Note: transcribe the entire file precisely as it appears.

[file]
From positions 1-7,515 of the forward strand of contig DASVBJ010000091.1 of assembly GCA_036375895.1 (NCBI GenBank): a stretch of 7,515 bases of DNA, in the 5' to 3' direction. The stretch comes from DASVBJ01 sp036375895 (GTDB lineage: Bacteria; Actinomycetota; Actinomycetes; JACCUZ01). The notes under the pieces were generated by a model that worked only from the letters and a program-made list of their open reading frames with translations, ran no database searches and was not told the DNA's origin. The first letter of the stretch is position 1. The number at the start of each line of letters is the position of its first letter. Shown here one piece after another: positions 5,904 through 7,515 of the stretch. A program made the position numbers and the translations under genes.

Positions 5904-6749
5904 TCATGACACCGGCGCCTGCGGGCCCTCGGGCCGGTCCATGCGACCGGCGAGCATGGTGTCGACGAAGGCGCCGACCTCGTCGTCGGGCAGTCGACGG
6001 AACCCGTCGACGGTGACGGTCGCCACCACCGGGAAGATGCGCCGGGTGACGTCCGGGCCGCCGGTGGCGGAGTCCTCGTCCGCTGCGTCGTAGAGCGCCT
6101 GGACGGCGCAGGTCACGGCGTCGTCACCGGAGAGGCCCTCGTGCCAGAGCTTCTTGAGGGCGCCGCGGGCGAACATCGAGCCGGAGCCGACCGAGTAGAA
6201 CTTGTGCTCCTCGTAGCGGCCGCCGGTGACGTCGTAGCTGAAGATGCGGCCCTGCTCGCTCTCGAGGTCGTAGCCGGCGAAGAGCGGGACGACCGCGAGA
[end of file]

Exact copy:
From positions 1-7,515 of the forward strand of contig DASVBJ010000091.1 of assembly GCA_036375895.1 (NCBI GenBank): a stretch of 7,515 bases of DNA, in the 5' to 3' direction. The stretch comes from DASVBJ01 sp036375895 (GTDB lineage: Bacteria; Actinomycetota; Actinomycetes; JACCUZ01). The notes under the pieces were generated by a model that worked only from the letters and a program-made list of their open reading frames with translations, ran no database searches and was not told the DNA's origin. The first letter of the stretch is position 1. The number at the start of each line of letters is the position of its first letter. Shown here one piece after another: positions 5,904 through 7,515 of the stretch. A program made the position numbers and the translations under genes.

Positions 5904-6749
5904 TCATGACACCGGCGCCTGCGGGCCCTCGGGCCGGTCCATGCGACCGGCGAGCATGGTGTCGACGAAGGCGCCGACCTCGTCGTCGGGCAGTCGACGG
6001 AACCCGTCGACGGTGACGGTCGCCACCACCGGGAAGATGCGCCGGGTGACGTCCGGGCCGCCGGTGGCGGAGTCCTCGTCCGCTGCGTCGTAGAGCGCCT
6101 GGACGGCGCAGGTCACGGCGTCGTCACCGGAGAGGCCCTCGTGCCAGAGCTTCTTGAGGGCGCCGCGGGCGAACATCGAGCCGGAGCCGACCGAGTAGAA
6201 CTTGTGCTCCTCGTAGCGGCCGCCGGTGACGTCGTAGCTGAAGATGCGGCCCTGCTCGCTCTCGAGGTCGTAGCCGGCGAAGAGCGGGACGACCGCGAGA